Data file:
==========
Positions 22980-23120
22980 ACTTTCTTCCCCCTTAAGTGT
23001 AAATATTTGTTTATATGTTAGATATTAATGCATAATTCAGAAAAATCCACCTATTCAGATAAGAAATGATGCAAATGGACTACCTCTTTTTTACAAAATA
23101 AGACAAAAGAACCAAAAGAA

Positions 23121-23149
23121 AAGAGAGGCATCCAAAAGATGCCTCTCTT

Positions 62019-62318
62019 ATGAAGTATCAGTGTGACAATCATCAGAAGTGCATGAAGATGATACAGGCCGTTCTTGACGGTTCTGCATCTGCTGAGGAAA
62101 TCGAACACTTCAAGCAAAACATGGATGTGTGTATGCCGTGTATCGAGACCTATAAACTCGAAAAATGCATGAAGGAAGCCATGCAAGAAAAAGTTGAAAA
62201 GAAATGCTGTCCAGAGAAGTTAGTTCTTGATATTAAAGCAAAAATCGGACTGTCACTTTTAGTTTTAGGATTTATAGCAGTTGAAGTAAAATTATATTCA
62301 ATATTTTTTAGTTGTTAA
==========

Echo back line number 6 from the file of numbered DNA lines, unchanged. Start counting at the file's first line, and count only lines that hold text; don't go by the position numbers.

23121 AAGAGAGGCATCCAAAAGATGCCTCTCTT